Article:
We also found the Ventral wasn't as comfortable as some other models; we snugged it up using POCs dial-to-tighten system but we could still feel the friction from the hard PC shell in places. A few extra pads (which POC often includes with its ski helmets) would go a long way to solving the issue here.
How to choose the best bike helmet for you
Shock absorption technology: There is still some debate about the most effective helmet technology for protecting your head. However, most researchers agree that it's the rotational forces that tend to cause the most damage, including concussions. The most popular technology today to address these types of crashes is the multi-directional impact protection system or MIPS technology. It is designed to reduce the rotational force on one's cranium in an accident by allowing the outer shell of the helmet to slide slightly on impact. Many helmet makers offer MIPS models, and there are a couple of competing designs including POC's SPIN pads and Bontrager's Wavecel liner that compresses to reduce rotational forces.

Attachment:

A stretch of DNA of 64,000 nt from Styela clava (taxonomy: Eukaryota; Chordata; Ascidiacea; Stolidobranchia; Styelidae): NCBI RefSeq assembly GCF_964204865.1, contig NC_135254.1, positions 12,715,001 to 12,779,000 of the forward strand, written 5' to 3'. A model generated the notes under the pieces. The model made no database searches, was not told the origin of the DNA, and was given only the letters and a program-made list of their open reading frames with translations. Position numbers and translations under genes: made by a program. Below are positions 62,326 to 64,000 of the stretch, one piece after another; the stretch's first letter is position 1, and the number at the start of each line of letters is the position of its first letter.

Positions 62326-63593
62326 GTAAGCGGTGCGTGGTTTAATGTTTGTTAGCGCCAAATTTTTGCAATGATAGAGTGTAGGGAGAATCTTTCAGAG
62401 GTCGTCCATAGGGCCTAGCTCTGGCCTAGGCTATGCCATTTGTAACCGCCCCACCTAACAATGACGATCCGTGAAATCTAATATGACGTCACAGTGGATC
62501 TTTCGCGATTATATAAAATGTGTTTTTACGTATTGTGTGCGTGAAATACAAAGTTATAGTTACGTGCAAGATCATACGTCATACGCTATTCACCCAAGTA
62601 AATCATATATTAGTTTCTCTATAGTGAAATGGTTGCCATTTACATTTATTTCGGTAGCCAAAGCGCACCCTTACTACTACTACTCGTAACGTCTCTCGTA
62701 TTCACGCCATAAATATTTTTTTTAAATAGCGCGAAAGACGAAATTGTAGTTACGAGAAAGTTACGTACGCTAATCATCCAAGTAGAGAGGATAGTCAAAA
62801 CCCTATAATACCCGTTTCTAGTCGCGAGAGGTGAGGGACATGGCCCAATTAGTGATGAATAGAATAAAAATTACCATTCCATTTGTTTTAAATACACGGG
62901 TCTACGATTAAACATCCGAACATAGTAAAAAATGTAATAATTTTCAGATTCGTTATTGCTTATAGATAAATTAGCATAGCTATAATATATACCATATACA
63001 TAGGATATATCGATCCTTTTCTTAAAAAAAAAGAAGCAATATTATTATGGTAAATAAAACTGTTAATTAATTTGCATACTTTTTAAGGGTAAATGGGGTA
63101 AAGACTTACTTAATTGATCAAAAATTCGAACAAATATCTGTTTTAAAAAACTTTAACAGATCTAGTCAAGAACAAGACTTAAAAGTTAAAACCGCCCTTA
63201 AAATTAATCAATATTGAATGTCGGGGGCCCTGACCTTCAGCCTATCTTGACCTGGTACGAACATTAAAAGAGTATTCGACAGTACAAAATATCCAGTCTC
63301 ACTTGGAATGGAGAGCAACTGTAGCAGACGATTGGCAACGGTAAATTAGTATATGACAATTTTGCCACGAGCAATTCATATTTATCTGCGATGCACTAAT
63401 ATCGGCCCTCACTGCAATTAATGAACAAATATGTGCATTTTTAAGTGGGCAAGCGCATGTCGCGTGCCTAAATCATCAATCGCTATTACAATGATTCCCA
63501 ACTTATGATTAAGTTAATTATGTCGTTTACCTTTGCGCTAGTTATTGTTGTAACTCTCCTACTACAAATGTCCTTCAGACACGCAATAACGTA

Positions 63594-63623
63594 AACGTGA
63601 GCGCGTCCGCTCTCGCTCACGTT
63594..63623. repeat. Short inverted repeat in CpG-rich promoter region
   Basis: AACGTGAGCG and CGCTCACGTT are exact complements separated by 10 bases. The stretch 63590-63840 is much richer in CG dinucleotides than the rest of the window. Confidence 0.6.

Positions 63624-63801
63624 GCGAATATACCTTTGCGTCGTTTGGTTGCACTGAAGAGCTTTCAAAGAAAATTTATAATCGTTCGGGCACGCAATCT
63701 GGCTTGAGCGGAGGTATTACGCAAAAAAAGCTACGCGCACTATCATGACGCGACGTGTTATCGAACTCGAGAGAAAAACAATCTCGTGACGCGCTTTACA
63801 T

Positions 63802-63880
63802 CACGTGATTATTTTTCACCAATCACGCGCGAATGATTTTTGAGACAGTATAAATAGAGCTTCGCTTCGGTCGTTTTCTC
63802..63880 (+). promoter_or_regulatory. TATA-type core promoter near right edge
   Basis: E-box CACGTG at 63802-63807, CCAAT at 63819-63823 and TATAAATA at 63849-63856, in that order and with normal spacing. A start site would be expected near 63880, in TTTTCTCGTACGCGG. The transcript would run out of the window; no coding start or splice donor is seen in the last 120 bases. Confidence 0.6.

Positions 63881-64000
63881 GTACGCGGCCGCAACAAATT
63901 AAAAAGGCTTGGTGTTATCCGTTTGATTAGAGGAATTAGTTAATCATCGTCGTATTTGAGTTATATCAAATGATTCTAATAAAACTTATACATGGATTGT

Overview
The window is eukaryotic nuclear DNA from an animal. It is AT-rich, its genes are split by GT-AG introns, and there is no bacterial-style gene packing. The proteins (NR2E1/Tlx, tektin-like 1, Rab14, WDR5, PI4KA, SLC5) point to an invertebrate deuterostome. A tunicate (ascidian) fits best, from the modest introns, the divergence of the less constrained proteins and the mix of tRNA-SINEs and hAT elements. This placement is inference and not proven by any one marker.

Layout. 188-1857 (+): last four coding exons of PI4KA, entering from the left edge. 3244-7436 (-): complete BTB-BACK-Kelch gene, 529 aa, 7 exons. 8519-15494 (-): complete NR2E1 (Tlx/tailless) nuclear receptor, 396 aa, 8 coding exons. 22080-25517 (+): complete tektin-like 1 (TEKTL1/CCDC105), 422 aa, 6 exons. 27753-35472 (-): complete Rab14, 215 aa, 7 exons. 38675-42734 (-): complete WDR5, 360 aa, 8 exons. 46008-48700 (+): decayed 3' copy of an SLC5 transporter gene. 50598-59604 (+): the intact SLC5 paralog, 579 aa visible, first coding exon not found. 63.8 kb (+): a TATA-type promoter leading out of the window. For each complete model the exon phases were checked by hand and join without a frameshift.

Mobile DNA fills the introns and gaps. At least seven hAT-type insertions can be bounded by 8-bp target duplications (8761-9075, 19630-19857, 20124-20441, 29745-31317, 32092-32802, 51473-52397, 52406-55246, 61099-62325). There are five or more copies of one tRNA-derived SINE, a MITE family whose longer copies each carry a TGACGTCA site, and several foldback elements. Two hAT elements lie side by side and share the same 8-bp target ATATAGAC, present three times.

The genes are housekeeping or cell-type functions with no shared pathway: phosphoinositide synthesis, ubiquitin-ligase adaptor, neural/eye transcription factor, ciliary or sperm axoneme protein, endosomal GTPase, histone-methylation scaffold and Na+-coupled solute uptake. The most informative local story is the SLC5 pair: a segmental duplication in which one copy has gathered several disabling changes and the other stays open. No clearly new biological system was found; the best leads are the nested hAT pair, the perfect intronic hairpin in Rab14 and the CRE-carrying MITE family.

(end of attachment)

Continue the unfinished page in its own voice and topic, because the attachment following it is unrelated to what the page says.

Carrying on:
Fit Matters: Helmets need to fit snugly in order to protect your pate in an impact. Most models now feature a cage-like design that can loosen or tighten an interior set of straps to fit around your head. Over time, chin straps can stretch and loosen, so don't forget to snug them up on occasion. Also make sure you don't push the helmet back; they're designed to sit slightly forward over your brow to protect your forehead.